Boulder frat boys getting smashed a lot

25 Nov

Members of a Boulder fraternity are fed up with vandalism at their University Hill house, and they’re taking steps to fight back.

Matt Ullrich, president of the Zeta Beta Tau fraternity at 911 17th St., said Tuesday that the organization has been the target of multiple acts of vandalism in recent weeks.

“I’ve been here for three years, and I’ve never seen stuff this bad,” Ullrich said.

Ullrich, 20, said someone, either Friday night or early Saturday morning, used a rock to smash a window on the second floor of the ZBT house. The window backs up to the organization’s parking lot and a park behind University Hill Elementary School.

Boulder police are investigating a similar string of vandalism that was reported on University Hill early Saturday morning, although a police spokeswoman said no one reported the incident at the fraternity and so police are unsure if the events are related.

The weekend incident at the ZBT house is the second time in as many weeks that the fraternity has been targeted, Ullrich said. Last week, two windows at the house were broken, along with a sliding glass door that opens to a bedroom.

Earlier in the semester, the fraternity members found five cars in their private parking lot with broken side mirrors. Two cars had cinder blocks tossed through the windshields.

In recent weeks, Ullrich said people have also thrown eggs at the house and yelled slurs at members of the fraternity, which was founded as the nation’s first all-Jewish fraternity.

In response, Ullrich said he’s seeking permission from the national chapter of the fraternity to install video cameras, motion-sensor lights and a gate on the parking lot.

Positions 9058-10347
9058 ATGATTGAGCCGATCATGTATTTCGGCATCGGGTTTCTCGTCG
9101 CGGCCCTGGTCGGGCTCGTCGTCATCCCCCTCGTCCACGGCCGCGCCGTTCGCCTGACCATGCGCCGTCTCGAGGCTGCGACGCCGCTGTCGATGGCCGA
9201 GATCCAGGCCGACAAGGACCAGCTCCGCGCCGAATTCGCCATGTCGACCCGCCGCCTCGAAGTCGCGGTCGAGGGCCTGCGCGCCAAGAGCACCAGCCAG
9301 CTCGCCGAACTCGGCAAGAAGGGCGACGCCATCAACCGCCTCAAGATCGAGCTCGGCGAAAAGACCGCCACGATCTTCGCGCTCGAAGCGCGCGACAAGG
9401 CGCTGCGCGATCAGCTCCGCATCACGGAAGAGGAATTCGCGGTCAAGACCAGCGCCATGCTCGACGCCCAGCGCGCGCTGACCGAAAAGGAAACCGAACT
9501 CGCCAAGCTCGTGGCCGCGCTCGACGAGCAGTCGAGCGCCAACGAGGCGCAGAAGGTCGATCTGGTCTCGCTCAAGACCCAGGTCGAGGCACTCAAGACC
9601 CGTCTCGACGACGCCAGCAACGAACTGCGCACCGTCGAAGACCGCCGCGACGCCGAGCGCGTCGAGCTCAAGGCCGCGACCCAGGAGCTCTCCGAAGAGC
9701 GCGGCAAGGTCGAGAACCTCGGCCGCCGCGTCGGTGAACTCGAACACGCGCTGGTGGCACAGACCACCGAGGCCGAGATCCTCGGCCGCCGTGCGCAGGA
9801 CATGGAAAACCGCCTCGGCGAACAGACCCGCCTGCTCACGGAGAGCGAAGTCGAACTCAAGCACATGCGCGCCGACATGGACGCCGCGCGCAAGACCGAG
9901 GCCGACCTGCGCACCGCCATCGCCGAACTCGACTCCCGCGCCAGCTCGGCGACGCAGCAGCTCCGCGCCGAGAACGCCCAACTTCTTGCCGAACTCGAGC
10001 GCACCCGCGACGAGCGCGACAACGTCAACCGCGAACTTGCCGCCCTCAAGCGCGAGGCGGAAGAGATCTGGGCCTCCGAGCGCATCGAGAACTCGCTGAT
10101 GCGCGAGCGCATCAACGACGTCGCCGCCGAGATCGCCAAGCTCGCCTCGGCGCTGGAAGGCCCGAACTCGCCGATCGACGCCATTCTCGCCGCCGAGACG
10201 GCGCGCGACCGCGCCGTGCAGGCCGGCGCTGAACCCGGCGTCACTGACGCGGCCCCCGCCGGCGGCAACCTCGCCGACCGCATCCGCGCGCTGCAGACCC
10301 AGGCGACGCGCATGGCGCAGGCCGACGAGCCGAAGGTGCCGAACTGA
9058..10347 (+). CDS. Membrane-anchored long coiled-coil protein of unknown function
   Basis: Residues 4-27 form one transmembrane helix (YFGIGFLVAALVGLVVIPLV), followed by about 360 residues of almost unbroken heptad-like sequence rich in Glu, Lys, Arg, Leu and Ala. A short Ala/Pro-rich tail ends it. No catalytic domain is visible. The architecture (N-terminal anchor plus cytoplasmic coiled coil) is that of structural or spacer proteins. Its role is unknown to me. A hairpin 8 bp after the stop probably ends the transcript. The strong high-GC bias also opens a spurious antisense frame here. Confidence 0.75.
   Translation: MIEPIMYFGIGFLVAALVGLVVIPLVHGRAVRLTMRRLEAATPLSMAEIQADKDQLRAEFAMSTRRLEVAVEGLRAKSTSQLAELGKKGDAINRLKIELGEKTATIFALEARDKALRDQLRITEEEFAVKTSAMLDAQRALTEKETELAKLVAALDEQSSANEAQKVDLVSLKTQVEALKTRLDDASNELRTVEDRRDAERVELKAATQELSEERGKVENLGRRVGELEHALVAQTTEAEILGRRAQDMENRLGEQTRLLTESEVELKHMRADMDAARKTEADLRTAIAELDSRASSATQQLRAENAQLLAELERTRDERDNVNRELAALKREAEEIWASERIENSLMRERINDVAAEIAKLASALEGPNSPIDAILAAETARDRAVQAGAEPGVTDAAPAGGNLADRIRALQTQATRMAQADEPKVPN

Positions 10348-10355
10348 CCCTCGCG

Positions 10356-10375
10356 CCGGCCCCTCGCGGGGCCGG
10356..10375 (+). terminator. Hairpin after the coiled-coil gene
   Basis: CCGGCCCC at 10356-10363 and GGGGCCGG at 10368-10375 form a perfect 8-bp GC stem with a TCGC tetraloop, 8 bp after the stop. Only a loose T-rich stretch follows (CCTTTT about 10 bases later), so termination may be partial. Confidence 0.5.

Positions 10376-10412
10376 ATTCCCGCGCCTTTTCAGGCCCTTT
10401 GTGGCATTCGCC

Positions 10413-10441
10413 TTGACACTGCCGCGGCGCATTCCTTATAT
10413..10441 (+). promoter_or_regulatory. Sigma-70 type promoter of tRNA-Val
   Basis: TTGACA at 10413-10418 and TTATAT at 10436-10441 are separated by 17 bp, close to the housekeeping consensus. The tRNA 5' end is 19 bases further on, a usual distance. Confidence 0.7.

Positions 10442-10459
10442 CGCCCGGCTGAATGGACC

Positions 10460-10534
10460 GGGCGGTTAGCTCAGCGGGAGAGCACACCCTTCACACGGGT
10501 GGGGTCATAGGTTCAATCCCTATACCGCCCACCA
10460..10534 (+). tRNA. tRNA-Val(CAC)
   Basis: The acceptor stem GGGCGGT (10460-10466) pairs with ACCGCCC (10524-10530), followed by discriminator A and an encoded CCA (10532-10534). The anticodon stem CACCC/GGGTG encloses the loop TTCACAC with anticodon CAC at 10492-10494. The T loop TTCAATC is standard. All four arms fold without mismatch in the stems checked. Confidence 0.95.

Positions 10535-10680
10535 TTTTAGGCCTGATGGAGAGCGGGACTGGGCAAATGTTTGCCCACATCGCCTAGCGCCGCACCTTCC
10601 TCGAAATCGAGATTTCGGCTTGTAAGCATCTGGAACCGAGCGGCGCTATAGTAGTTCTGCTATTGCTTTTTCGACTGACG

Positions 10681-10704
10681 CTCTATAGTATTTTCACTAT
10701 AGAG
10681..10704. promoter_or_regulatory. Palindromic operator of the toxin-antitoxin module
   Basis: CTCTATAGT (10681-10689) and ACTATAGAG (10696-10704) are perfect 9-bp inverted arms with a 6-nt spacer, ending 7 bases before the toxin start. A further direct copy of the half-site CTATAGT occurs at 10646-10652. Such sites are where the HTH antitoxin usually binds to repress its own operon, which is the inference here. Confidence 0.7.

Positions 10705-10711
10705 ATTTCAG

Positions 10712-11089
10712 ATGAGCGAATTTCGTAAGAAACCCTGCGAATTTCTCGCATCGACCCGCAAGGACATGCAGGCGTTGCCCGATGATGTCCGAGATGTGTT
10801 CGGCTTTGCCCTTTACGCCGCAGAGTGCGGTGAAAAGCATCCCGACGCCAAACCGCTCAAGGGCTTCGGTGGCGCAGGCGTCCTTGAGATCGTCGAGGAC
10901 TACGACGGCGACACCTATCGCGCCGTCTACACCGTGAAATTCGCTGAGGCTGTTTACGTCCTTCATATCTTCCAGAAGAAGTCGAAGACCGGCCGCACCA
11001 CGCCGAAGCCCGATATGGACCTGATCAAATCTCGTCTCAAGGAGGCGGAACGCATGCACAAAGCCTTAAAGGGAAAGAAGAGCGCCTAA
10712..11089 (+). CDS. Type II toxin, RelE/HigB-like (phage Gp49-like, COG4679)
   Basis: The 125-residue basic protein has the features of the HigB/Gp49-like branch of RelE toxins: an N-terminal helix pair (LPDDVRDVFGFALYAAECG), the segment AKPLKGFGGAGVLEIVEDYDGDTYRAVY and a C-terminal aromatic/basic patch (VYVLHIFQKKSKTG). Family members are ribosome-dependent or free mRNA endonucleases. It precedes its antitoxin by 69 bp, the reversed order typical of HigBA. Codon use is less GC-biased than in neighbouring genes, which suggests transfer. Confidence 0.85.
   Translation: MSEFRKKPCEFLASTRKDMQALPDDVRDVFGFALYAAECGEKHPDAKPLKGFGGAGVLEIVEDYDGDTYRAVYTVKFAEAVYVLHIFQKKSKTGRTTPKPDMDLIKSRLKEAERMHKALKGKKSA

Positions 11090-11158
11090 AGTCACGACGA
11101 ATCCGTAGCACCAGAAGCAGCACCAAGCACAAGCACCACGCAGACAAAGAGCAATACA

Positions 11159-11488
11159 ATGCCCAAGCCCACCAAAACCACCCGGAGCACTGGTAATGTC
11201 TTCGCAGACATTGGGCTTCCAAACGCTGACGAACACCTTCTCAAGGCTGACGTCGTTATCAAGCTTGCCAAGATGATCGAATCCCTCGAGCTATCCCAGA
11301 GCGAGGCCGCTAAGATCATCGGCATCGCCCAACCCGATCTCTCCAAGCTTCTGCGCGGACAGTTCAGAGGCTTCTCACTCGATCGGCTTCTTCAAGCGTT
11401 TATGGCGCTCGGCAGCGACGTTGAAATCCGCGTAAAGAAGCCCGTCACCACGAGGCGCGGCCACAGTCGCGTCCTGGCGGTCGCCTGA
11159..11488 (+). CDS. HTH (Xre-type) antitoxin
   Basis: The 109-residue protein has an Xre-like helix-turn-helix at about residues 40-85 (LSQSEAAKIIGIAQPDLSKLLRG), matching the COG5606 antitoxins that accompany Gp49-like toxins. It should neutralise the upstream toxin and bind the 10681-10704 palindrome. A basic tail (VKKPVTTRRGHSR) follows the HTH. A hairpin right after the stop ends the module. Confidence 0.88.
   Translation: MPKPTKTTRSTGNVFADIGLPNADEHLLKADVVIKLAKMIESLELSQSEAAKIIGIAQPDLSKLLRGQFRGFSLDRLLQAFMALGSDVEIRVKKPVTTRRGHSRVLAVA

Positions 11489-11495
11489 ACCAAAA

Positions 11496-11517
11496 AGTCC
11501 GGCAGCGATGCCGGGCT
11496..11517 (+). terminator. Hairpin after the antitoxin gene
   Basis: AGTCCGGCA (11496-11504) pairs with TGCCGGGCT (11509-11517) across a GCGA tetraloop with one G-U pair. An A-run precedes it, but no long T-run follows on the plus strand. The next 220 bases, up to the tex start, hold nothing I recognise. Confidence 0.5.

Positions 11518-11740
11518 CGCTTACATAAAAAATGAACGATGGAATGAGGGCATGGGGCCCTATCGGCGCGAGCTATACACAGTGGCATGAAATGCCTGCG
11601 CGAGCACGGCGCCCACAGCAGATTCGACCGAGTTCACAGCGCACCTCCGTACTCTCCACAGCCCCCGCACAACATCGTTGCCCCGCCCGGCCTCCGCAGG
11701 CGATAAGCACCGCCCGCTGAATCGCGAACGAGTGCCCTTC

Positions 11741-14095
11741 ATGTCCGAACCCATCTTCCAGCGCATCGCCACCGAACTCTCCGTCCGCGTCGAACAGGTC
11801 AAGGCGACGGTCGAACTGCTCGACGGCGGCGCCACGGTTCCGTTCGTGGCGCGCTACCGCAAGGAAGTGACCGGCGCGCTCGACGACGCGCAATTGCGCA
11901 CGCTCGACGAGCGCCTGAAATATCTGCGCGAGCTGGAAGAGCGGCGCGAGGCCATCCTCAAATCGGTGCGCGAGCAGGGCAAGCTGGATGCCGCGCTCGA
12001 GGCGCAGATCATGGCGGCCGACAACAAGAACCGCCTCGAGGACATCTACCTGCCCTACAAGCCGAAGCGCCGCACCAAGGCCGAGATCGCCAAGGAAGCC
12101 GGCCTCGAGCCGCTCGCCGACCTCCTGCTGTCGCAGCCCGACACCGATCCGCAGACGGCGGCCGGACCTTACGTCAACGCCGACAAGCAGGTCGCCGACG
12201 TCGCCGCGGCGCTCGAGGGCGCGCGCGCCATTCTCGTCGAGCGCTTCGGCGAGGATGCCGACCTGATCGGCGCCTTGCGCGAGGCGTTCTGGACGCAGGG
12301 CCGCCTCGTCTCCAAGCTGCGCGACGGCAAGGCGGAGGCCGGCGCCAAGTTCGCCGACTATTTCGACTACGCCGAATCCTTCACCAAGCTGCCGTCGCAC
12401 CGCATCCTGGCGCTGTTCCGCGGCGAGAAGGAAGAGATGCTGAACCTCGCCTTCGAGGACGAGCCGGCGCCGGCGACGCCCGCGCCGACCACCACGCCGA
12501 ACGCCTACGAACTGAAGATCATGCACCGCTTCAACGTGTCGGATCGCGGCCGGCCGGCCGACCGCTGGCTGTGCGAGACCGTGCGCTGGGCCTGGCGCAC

Ullrich said most fraternities deal with random acts of vandalism once in awhile, but he thinks ZBT is being targeted specifically.

“I feel like it was a planned attack,” Ullrich said. “I don’t know why people have such a hatred toward our house.”

Ullrich said ZBT has been on a “social probation” since the beginning of the school year for violating a rush rule, which he declined to describe in detail. He said the punishment for the violation means the fraternity isn’t allowed to host gatherings at the house, which have historically sparked the most damage at the property.

“Issues in the past happened when we were having a party and had to kick somebody out for being belligerent,” he said. “We’ve been dry all year.”

He said the group has been “trying to improve our image in the community” this year and doesn’t know why someone would target the house. The only reason Ullrich can think of: “People outside of the Greek system in Boulder have a profound hate for fraternities.”

Marc Stine, a Greek advocate who works for the 14 off-campus fraternities, said there are “people who will walk by and throw a rock at a fraternity house who would not throw a rock anyplace else.”

But, he said there hasn’t been an increased amount of vandalism reported elsewhere in the Greek system at the University of Colorado.

“Aggressive vandalism against fraternity houses comes and goes in cycles,” he said. “There’s usually a little more during break times.”

He said he doesn’t think a rival fraternity is involved in the recent attacks on ZBT.

“We have chased and chased over the last couple of years and found very little fraternity-on-fraternity” vandalism, he said.

The geography of the ZBT house, he suggested, might lend itself to more acts of vandalism than other places. The house is located alongside a secluded park, with rocks readily accessible around the property.

“Vandalism is pretty much a crime of opportunity,” he said.

Stine plans to work to increase security at the ZBT house.

from the Daily Camera.

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